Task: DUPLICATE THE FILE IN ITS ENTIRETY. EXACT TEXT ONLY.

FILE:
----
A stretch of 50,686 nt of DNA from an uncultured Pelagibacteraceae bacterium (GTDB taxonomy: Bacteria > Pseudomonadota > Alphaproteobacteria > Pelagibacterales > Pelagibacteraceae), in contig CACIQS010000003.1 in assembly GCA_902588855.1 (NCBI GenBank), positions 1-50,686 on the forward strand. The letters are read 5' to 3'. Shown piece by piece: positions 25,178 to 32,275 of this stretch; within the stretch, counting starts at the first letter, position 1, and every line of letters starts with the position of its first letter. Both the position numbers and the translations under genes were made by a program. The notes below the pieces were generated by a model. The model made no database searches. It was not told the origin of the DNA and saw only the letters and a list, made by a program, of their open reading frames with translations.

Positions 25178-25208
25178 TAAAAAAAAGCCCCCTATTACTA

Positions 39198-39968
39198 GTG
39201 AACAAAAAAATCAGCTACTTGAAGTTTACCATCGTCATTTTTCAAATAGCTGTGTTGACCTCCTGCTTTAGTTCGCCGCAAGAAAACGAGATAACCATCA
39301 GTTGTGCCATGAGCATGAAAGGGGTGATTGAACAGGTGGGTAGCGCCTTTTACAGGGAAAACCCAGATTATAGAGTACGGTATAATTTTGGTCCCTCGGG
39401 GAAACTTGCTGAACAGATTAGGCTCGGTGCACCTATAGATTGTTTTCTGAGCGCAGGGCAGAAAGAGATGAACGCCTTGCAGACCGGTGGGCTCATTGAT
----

A stretch of 50,686 nt of DNA from an uncultured Pelagibacteraceae bacterium (GTDB taxonomy: Bacteria > Pseudomonadota > Alphaproteobacteria > Pelagibacterales > Pelagibacteraceae), in contig CACIQS010000003.1 in assembly GCA_902588855.1 (NCBI GenBank), positions 1-50,686 on the forward strand. The letters are read 5' to 3'. Shown piece by piece: positions 25,178 to 32,275 of this stretch; within the stretch, counting starts at the first letter, position 1, and every line of letters starts with the position of its first letter. Both the position numbers and the translations under genes were made by a program. The notes below the pieces were generated by a model. The model made no database searches. It was not told the origin of the DNA and saw only the letters and a list, made by a program, of their open reading frames with translations.

Positions 25178-25208
25178 TAAAAAAAAGCCCCCTATTACTA

Positions 39198-39968
39198 GTG
39201 AACAAAAAAATCAGCTACTTGAAGTTTACCATCGTCATTTTTCAAATAGCTGTGTTGACCTCCTGCTTTAGTTCGCCGCAAGAAAACGAGATAACCATCA
39301 GTTGTGCCATGAGCATGAAAGGGGTGATTGAACAGGTGGGTAGCGCCTTTTACAGGGAAAACCCAGATTATAGAGTACGGTATAATTTTGGTCCCTCGGG
39401 GAAACTTGCTGAACAGATTAGGCTCGGTGCACCTATAGATTGTTTTCTGAGCGCAGGGCAGAAAGAGATGAACGCCTTGCAGACCGGTGGGCTCATTGAT